Cover

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Title Page, Copyright, Dedication

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Contents

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pp. vii-viii

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Introduction

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pp. ix-xxii

In the last few years, three issues have been at the forefront of historical scholarship on modern Germany, and especially the Third Reich. First, the study of the Holocaust and other aspects of Nazi Germany's policies of mass murder has expanded enormously. Second, the relationship between the German military and the regime's policies of occupation, subjugation, ...

Part One: War of Destruction

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1. Savage War: German Warfare and Moral Choices in World War ll

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pp. 3-32

Between 1941 and 1945 the Third Reich conducted the most savage military campaign in modem history. The invasion of the Soviet Union, code-named "Operation Barbarossa," cost the lives of some 24 million Soviet citizens,1 well over half of whom were civilians, and devastated vast areas of western Russia from Leningrad in the north to Stalingrad in the south. ...

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2. From Blitzkrieg to Total War: Image and Historiography

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pp. 33-76

The German Wehrmacht conducted two distinct, though not unrelated and at times overlapping types of warfare between 1939 and 1945. One was based on massive, concentrated, and well-coordinated attacks along narrow fronts, leading to encirclements of large enemy forces and aimed at achieving a rapid military and political disintegration ...

Part Two: Extermination Policies

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3. Killing Space: The Final Solution as Population Policy

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pp. 79-98

Recent developments in Holocaust scholarship have done away with many conventional interpretations. It appears that the paralyzing effect of the horror on any attempt to explain its origins has gradually diminished. More and more historians are willing now to examine the roots of the Holocaust with a good measure of detachment. ...

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4. Ordering Horror: Conceptualizations of the Concentrationary Universe

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pp. 99-121

The historiography of the Holocaust has been written almost exclusively in two distinct narratives. The first, to which German historians have made an especially important contribution in recent years, is concerned with the planning, the organization, and the perpetration of genocide. ...

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5. Ordinary Monsters: Perpetrator Motivation and Monocausal Explanations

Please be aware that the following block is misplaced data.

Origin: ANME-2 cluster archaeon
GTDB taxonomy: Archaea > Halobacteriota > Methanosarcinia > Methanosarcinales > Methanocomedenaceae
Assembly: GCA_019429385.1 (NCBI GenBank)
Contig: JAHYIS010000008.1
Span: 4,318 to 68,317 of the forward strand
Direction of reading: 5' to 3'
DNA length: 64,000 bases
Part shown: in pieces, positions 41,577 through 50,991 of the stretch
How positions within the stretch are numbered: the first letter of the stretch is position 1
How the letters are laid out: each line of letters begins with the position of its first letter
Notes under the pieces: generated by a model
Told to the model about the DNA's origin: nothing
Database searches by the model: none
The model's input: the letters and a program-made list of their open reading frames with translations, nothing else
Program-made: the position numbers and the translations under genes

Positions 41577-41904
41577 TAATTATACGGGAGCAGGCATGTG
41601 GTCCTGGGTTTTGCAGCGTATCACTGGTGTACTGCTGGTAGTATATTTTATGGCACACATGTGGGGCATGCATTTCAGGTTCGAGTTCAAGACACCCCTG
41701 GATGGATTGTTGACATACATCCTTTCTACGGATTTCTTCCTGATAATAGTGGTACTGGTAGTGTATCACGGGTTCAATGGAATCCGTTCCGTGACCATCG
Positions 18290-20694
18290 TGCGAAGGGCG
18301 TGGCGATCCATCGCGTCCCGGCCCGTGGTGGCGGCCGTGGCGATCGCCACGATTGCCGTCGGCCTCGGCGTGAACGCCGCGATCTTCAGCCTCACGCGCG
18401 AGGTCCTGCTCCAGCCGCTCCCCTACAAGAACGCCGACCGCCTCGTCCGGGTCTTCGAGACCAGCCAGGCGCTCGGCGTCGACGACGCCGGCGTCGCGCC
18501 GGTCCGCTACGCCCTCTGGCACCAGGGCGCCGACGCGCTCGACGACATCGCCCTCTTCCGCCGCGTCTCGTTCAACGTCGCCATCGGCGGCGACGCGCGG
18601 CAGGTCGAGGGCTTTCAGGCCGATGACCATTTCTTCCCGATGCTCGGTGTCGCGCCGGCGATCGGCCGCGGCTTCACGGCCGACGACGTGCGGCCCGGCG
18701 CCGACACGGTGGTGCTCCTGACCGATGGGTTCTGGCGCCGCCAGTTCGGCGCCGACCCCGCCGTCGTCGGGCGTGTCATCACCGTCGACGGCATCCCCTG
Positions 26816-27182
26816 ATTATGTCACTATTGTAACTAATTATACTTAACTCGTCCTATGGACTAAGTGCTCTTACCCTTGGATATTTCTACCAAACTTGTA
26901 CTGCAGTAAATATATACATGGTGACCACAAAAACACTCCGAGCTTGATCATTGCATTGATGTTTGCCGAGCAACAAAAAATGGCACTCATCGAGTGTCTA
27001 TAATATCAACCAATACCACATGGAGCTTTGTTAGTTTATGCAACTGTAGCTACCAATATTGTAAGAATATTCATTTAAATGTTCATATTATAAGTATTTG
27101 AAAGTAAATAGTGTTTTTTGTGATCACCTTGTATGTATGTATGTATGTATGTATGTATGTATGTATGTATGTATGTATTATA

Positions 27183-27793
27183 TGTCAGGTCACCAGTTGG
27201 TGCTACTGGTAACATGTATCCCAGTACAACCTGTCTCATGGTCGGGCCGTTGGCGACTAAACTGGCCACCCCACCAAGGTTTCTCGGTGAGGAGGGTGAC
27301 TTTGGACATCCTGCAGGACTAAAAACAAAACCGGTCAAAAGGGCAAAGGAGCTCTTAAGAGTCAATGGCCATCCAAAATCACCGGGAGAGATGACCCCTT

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pp. 122-136

Even before the Nazi murder machine ground to a halt under the pressure of the greatest military alliance ever assembled, scholars, intellectuals, and thinking people throughout the world began applying themselves to the crucial questions: How was "the nation of Goethe and Schiller" ...

Part Three: Interpretations

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6. Germans as Nazis: Goldhagen's Holocaust and the World

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pp. 139-191

Whether it generated enthusiasm or wrath, Schadenfreude or indifference, the "Goldhagen phenomenon" provides us with an opportunity to investigate the impact of Nazism and the Holocaust on the redefinition of national and group identities at the end of the millennium. ...

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7. Jews as Germans: Victor Klemperer Bears Witness

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pp. 192-215

More than fifty years have passed since the final defeat of Nazism, and yet its presence in our minds seems to be stronger than ever. This demands explanation. After all, public interest in events of the past normally diminishes as they recede in time. Younger generations have other, more pressing concerns; even the memories of those who experienced the past ...

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8. Germans as Jews: Representations of Absence in Postwar Germany

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pp. 216-236

In 1987, during a conversation with a young German scholar, I remarked that, having spent a few months in Berlin, I had been struck by its distinctly provincial air as compared with other European capitals such as Paris and London. My friend sighed in agreement, adding that in the past Berlin, too, ...

Abbreviations

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pp. 237-240

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Acknowledgments

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pp. 241-242

I would like to thank the following publishers, journals, and magazines for allowing me to use revised, updated, expanded, or abridged versions of book chapters, articles, and review essays in this book. Chapter 1 is composed of revised, updated, and somewhat abridged versions of the chapters: ...

Index

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pp. 243-249